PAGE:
Almond milk is in. Coconut milk is in. Rice milk, hemp milk, oat milk…. all in. Coconut yoghurt is really quite lovely and available in supermarkets. You can make cashew cream (from cashew nuts). Nut butters are huge right now. I recently tried vegan cheese, which really did have a cheddar flavour and satisfied my need for the texture (and thought) of cheese. It got me through the craving without having a slip up. My local health shop, and even supermarket, have non-dairy chocolate available. More brands and flavours it seems almost every week. Raw healthy sweet treats are also the latest trend; dairy-free, sugar-free, wheat, gluten and white flour free…. You can make your own chocolate with cacao or cocoa and coconut oil. It certainly has got much easier being dairy-free. This week I found almond milk ice cream in the supermarket freezer!

Here’s a couple of useful articles on substitutes for cheese, butter, milk, yoghurt, cream and chocolate:-
http://www.godairyfree.org/dairy-substitutes

http://www.eatingwithfoodallergies.com/dairysubstitutes.html

 

And here’s some satisfying milky drinks to keep the cravings at bay….

Chai Tea (pre-bed immune system booster)
Add coconut milk to a small saucepan or milkpan.
Add ground cinnamon, ground ginger and honey to taste.
Heat gently.

Coconut Spice Tea
Add coconut milk or cream to a small saucepan.
Add ½ cup filtered water.
Add turmeric powder, cardomon pods, a piece of fresh ginger and a cinnamon stick.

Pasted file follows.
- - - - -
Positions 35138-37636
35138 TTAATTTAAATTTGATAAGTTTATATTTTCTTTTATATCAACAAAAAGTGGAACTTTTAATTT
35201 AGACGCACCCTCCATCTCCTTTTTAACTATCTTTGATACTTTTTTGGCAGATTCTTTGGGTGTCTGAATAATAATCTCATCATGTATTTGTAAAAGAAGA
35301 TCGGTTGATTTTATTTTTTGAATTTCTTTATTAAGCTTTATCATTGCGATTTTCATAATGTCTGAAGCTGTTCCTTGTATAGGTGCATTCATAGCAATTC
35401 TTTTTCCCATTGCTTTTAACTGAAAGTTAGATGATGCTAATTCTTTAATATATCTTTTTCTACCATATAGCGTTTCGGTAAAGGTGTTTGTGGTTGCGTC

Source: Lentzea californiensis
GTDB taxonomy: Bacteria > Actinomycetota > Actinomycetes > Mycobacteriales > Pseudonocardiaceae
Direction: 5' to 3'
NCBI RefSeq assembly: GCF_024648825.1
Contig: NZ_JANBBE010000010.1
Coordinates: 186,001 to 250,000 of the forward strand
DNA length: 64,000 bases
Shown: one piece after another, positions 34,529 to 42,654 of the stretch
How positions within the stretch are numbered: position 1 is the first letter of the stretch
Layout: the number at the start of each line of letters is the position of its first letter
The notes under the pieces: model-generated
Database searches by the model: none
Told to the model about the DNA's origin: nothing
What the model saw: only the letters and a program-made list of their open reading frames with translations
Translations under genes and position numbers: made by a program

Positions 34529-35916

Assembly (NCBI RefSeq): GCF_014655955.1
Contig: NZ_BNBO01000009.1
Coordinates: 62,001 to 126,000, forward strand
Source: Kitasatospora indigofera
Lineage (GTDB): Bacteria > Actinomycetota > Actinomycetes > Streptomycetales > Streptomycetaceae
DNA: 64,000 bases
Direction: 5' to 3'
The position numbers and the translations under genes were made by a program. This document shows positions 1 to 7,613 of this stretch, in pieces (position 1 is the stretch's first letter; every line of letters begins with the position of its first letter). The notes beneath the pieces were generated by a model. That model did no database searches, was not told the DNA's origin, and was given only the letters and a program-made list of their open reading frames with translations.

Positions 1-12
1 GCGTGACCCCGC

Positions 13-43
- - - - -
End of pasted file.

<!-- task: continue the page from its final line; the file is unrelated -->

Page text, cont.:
Add 2 tblsp of coconut sugar or honey, and a pinch of sea salt.
Warm gently for 10 minutes. Strain. Add 2 tblsp of cacao powder and a ½ tsp of vanilla extract.

Cinnamon Cashew Milk
Soak ½ cup of cashew nuts in water for 3 hours. Drain.
Add to a blender with 3 cups filtered water, 1 tsp cinnamon, ¼ tsp ground ginger, ¼ tsp vanilla essence.
Add 3 fresh pitted dates (or 2 tsp raw honey).
Blitz until milk consistency/creamy.
Cover and refrigerate until icy cold.

And…. a substitute for cream or whipped cream, great for with cake or fruit….

Cashew Cream
1 cup cashews
4 fresh pitted dates
½ tsp vanilla powder
vanilla essence
Blend all in a food processor. Add water if necessary.

 

Kombucha fermented drinks
If you think that your tummy has paid the price of a low intake of probiotics due to reduced dairy, then up your good bacteria by drinking kombucha. A variety of fermented, lightly effervescent sweetened black or green tea drinks that the Chinese called the “Immortal Health Elixir”, kombucha is renowned for its good gut bacteria benefits. If you really get into it then you can even make it yourself; google buying kits online.

 

There are more ways to go dairy-free, and more alternative products popping up in health stores and supermarkets every month. Cooking shows, books, e-books, Pinterest and Instagram accounts are hot right now on wonderful desserts and sweet treats that are ‘raw’ and dairy-free. There’s more information out there than ever before.
But perhaps, as with so much in life, the best practise is to limit dairy and consider it a ‘treat’, rather than cut it out altogether. Having something occasionally means you are more likely to be able to go 80/20 or all the way up to 99% if that’s what you choose to do. But as soon as you tell yourself that something is off limits completely, then you will find it hard to stay cold turkey…. just how we are wired, we want what we cannot have, and the pull of cheese on toast can be a powerful thing!
I allow myself to have goats cheese or halloumi cheese on a salad when I feel like it. It is something to be savored and looked forward to 🙂


Lynda Wallas
Lynda Wallas
About me

I’ve always been interested in health and fitness…. which turned out to be a good thing when fertility treatment in my 30s took a toll on my health, leading to Chronic Fatigue Syndrome and early onset menopause. More about Lynda...